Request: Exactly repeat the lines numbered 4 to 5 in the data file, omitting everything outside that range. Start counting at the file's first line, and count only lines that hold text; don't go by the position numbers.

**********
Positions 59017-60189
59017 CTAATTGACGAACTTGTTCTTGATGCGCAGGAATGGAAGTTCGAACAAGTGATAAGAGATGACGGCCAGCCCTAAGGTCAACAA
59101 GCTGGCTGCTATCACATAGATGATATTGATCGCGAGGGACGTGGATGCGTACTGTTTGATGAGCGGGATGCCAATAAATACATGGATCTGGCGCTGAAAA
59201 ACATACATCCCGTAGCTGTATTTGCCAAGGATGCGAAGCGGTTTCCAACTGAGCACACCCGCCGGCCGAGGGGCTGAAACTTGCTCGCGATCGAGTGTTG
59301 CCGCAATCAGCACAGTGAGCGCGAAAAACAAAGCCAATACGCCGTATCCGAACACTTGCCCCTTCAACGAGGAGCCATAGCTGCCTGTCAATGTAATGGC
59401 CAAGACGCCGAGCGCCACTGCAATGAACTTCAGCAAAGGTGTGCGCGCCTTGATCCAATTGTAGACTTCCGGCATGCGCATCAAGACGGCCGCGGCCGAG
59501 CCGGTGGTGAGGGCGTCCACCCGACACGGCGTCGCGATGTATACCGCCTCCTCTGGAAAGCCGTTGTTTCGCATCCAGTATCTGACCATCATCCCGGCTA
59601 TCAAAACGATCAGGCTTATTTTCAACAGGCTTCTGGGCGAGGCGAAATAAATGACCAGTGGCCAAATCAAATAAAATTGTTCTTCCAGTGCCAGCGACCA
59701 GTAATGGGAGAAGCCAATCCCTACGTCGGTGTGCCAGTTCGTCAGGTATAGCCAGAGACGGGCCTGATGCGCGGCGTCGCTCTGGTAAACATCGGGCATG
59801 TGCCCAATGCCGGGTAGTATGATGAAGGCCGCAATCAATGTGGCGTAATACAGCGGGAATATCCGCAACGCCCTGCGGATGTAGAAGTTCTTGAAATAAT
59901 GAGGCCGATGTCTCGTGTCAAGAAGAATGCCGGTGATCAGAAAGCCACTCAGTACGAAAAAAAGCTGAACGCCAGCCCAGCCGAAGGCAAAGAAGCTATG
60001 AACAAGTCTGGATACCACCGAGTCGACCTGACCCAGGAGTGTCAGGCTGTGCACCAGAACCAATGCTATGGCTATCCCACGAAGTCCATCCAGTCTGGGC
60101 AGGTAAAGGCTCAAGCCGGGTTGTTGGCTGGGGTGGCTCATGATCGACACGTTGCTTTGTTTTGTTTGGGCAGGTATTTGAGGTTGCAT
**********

59201 ACATACATCCCGTAGCTGTATTTGCCAAGGATGCGAAGCGGTTTCCAACTGAGCACACCCGCCGGCCGAGGGGCTGAAACTTGCTCGCGATCGAGTGTTG
59301 CCGCAATCAGCACAGTGAGCGCGAAAAACAAAGCCAATACGCCGTATCCGAACACTTGCCCCTTCAACGAGGAGCCATAGCTGCCTGTCAATGTAATGGC